"Dedicated to exposing the lies and impeachable offenses of George W. Bush"


Who Needs Congress or Courts With Bush in Charge?
Ann Woolner
July 28, 2006

July 28 (Bloomberg) -- Congress passes a law that says the U.S. won't torture people. The president says OK, we won't -- unless we really need to, thus adopting an exception Congress had specifically and vociferously rejected.

Congress passes the Sarbanes-Oxley law to reform business practices. In signing it, the president issues a statement to cut back on protection for corporate whistle-blowers.

Congress passes a law telling the administration to inform it on specific matters. The president issues statements saying he won't disclose anything he doesn't think he should.

So Congress tells him to notify it when he decides to ignore a law. He repeats that he will disclose only what he thinks he should, claiming, as he always does, constitutional authority to resist.

As of July 11, President George W. Bush had said no (or, not unless I want to) to 807 provisions enacted by Congress that he signed into law, according to Christopher Kelley, a political science professor at the University of Miami, Ohio.

That number compares to some 600 provisions challenged by all of Bush's predecessors combined, says Kelley. He has been studying presidential signing statements for a decade, and his work is backed up by other scholars.

Now comes a bipartisan American Bar Association task force, which concluded this week that presidential signing statements such as Bush's are ``contrary to the rule of law and our constitutional separation of powers.''

Equal Branches

The Congress writes the laws. The president executes them. The courts decide whether they violate the Constitution. When a president claims he can rewrite a law before executing it, he is acting as all three branches.

``The original intent of the founders is that we have a system in which power would check power,'' said task force member Mickey Edwards, a former Republican House member and founding chairman of the American Conservative Union.

``If a president believes that a statute or piece of a statute is unconstitutional, it is his obligation to veto it,'' Edwards said at a news conference.

Congress then would have the chance to either sustain or overturn his veto.

Bush isn't the first president to object to a bill while signing it. That was James Monroe in 1821, according to Kelley.

Since then, presidents of both parties have done it. Jimmy Carter bucked Congress when he pardoned Vietnam draft evaders, for example.

Under the Radar

On that one, Congress sued Carter in a case thrown out of court. But for the most part, no one paid much attention to signing statements, as it has never been clear what force, if any, they carry.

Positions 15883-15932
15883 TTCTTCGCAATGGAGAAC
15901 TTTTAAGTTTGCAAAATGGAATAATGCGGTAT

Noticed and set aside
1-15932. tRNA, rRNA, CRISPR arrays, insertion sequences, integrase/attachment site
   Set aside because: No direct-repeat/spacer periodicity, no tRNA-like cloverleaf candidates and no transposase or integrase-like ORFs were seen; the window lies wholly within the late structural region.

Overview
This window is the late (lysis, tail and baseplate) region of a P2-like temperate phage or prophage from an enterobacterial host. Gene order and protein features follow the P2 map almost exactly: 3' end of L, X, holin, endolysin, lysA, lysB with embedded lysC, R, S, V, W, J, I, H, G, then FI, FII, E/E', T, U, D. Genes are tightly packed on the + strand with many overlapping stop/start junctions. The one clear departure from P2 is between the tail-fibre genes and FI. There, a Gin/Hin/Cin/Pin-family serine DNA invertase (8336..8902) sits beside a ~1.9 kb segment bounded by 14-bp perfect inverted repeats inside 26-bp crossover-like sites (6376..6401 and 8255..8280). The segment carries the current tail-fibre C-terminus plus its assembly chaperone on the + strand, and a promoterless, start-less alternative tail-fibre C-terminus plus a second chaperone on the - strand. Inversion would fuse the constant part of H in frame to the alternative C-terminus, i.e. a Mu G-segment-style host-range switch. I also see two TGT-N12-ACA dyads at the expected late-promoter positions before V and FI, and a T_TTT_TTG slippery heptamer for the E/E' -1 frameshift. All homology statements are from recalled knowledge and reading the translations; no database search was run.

``Prior to this, presidents were operating under the radar,'' says Kelley.

Bush took the practice into a whole new universe.

When he signed the anti-torture act on Dec. 30, for example, he went on at length listing provisions he says would be unconstitutional for him to obey. Same thing on appropriations bills.

``The sheer number of Bush statements does suggest some unwarranted exuberance,'' says Douglas Kmiec, a Pepperdine University law professor.

Kmiec headed the Justice Department's Office of Legal Counsel under Presidents Ronald Reagan and George H.W. Bush, helping to shape signing statements.

He defends the current president's practices, for the most part. They are, in the main, justifiable legally and hardly a cause to ring the constitutional crisis alarm, he says.

Provocative Practice

The problem, Kmiec says, is the statements often are ``too cryptic to be understood'' and therefore ``more likely to be provocative'' than effective.

See if you can figure out when Bush will withhold information Congress wants based on this excerpt, which shows up in multiple signing statements:

He will inform Congress ``in a manner consistent with the president's constitutional authority to withhold information that could impair foreign relations, national security, the deliberative processes of the executive, or the performance of the executive's constitutional duties.''

It is true, of course, that Congress sometimes passes laws that are unconstitutional. Presidents before Bush weighed whether they should execute laws so faithfully that they violate the Constitution, which trumps anything Congress enacts.

Disputing New Laws

Walter Dellinger, as head of the Office of Legal Counsel, advised President Bill Clinton to dispute new laws only when they were likely to be declared unconstitutional if the Supreme Court were given a chance.

And yet, some of Bush's signing statements repeat positions that the high court had already rejected, as in the area of affirmative action.

Pennsylvania Republican Arlen Specter, chairman of the Senate Judiciary Committee, has proposed a bill that would send these sorts of disputes to the courts if at least one chamber of Congress votes to do so.

But that bill faces political and legal hurdles. If it becomes law, it probably wouldn't survive a court challenge, says Kmiec.

Ah, but there are other ways for Congress to push back. Lawmakers can hold hearings to expose wrongdoing. They can delay presidential appointments, and they can tighten purse strings.

First, they would have to find the courage to buck the president. Congress would have to finally, after all these years, show that it is, indeed, a power separate from the White House.

(Ann Woolner is a columnist for Bloomberg News. The opinions expressed are her own.)

To contact the writer of this column:
Ann Woolner in Atlanta at  awoolner@bloomberg.net

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